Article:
Bioenergy By-Products

There are three primary wastes resulting from bioenergy production:  fly ash (combustion), waste water (anaerobic digestion, fermentation), and gaseous effluent (combustion, gasification, pyrolysis, anaerobic digestion).  Fly ash and waste water are discussed here.  See our course on Anaerobic Digestion (ANDIG 1-7) for a discussion of digestion processes

Fly ash is fine particulate matter resulting from combustion of solid fuel, which is either carried into the air or may fall to the bottom of certain furnaces/boilers.  It is composed of substantial amounts of silica.  It is an air pollutant and known health hazard regulated by U.S. Environmental Protection Agency who issues specifications for its collection and removal.  Less than half of the fly ash produced in the U.S. is recycled, most often as an amendment to Portland cement.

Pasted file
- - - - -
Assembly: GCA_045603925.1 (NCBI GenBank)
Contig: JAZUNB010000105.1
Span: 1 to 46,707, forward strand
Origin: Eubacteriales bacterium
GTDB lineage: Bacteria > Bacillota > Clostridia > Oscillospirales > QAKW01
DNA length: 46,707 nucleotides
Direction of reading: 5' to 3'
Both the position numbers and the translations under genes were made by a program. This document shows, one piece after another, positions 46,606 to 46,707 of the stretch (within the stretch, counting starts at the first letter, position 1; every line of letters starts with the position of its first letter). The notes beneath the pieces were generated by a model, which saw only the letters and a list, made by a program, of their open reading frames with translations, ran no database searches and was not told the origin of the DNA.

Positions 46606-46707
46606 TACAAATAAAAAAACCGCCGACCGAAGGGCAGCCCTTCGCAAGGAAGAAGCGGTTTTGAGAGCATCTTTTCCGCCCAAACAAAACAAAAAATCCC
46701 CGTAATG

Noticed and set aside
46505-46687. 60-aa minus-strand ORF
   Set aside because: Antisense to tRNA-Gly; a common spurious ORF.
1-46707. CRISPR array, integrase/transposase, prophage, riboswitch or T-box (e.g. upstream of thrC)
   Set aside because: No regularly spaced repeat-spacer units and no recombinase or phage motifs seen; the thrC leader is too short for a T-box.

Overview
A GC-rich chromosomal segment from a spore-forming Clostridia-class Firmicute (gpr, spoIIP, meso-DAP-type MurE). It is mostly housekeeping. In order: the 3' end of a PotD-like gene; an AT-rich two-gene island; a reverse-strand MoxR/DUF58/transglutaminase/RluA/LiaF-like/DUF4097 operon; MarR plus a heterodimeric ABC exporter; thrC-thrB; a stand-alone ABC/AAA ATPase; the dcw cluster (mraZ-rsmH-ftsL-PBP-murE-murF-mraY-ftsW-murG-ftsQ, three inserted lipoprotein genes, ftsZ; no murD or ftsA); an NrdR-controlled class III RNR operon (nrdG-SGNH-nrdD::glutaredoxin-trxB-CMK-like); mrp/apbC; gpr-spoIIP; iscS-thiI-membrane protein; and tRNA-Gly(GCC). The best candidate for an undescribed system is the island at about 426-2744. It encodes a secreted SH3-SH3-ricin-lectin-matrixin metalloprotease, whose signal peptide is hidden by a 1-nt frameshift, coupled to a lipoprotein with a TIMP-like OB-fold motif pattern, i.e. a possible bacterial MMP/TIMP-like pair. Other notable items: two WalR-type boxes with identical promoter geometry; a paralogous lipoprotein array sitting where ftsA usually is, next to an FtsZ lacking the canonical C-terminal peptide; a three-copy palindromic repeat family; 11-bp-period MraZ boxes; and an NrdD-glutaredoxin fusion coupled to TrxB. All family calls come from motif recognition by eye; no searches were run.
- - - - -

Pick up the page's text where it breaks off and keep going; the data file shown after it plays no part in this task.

Waste water is a major challenge in the production of sugar/starch-based ethanol, and production of biodiesel.  Grains are crushed and then mixed with water for fermentation to produce bioethanol.  After fermentation, water is removed from the alcohol through distillation.  The leftover water contains proteins, residual sugars, enzymes and dead yeast cells.  For every gallon of bioethanol produced, 4-6 gallons of water is used.   Water is used in the biodiesel process to remove methanol and glycerol contaminants.  Bioethanol and biodiesel effluents must be treated before being reused or being discharged to nearby surface waters (which is an activity subject to regulation).  The primary treatment option for biofuel effluents is biodigestion (i.e., anaerobic digestion for which biogas is a co-product).